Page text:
• We experimentally reduced litter and root inputs in forests at different latitudes.
• Litter reduction at high and mid latitudes and root removal at low latitudes reduced nematode richness but did not alter nematode abundance.
• The effects of plant resource inputs on nematode energy flux are affected by climate and plant resource type.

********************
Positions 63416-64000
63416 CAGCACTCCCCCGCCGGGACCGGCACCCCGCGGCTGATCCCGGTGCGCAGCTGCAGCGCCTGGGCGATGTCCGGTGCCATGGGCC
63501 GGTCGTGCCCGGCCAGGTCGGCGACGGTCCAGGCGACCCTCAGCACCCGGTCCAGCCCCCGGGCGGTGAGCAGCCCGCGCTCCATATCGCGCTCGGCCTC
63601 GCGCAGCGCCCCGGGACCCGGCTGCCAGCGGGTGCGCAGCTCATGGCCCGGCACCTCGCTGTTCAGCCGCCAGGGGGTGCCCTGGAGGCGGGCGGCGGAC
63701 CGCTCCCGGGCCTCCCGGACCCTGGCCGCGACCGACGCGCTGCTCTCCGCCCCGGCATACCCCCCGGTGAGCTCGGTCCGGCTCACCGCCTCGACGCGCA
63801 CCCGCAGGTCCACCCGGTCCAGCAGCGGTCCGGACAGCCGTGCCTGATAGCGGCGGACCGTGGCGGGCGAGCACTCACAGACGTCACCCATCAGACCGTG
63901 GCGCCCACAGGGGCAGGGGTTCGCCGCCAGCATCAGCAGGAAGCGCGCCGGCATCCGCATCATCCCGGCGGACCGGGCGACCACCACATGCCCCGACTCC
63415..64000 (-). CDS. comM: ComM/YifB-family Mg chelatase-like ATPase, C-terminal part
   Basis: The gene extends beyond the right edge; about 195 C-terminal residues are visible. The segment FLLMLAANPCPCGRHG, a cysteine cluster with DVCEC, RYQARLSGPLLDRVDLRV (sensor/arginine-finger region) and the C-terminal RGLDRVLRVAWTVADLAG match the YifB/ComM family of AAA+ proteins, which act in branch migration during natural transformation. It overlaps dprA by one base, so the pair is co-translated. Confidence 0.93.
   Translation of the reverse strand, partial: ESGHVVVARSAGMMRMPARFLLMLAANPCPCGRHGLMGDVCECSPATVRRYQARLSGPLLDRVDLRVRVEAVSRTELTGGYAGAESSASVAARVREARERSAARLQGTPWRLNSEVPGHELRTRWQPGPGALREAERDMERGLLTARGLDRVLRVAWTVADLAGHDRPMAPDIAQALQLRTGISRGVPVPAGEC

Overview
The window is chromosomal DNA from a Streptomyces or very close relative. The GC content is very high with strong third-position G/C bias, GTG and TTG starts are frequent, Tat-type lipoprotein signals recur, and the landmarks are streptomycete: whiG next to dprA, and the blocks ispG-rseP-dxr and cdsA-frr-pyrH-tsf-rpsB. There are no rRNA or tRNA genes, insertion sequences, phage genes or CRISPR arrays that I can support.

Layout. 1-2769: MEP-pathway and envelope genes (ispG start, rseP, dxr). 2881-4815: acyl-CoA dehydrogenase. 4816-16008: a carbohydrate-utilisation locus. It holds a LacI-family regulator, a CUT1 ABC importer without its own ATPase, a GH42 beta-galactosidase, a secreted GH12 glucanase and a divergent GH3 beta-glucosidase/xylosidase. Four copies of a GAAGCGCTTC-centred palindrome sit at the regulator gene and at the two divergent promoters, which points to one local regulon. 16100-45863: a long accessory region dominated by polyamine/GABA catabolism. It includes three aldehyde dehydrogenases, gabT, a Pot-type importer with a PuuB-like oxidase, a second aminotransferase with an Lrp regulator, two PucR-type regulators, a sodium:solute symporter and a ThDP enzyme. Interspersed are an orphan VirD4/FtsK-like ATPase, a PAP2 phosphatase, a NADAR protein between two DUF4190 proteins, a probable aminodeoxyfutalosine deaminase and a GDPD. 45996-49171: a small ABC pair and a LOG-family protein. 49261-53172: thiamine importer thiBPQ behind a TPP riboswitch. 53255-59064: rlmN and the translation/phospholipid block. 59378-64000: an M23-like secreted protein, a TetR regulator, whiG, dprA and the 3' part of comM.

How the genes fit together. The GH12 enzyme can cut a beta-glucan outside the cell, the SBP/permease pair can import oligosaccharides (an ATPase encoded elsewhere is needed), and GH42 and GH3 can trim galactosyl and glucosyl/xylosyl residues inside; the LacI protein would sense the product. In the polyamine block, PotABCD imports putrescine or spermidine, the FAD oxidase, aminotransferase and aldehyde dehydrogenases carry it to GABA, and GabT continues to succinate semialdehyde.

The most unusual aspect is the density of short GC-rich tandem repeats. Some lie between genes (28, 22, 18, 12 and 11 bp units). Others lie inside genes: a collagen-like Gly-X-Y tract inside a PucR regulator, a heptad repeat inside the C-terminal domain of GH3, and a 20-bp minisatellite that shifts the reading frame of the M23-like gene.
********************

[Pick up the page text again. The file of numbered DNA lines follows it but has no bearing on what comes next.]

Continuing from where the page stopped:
The relative abundance of different components of the soil food web can vary tremendously in response to plant resource inputs. However, little is known about the mechanisms that plant resource regulate the energy fluxes and soil community composition. Here, we experimentally reduced litter and root inputs for two years in China at low-, mid-, and high-latitude forests to explore the effects of plant-derived resource inputs on the nematode energy flux and community composition. Litter reduction at high and mid latitudes and root removal at low latitudes reduced nematode richness but did not alter nematode abundance. Besides, Litter reduction reduced energy fluxes of bacterial-feeding nematodes at mid latitudes and energy fluxes of plant-feeding, bacterial-feeding and omnivorous-predatory nematodes at low latitudes, thus reducing the energy fluxes of total nematodes in mid- and low-latitude forests. By contrast, root removal reduced energy fluxes and relative energy flux of plant-feeding nematodes in high- and low-latitude forests. In most cases, nematode diversity in different trophic groups increased with increasing energy flux to nematodes. Taken together, our results suggest that the effects of plant resource inputs on nematode energy flux are affected by climate and plant resource type, which improves our understanding of plant-soil interactions.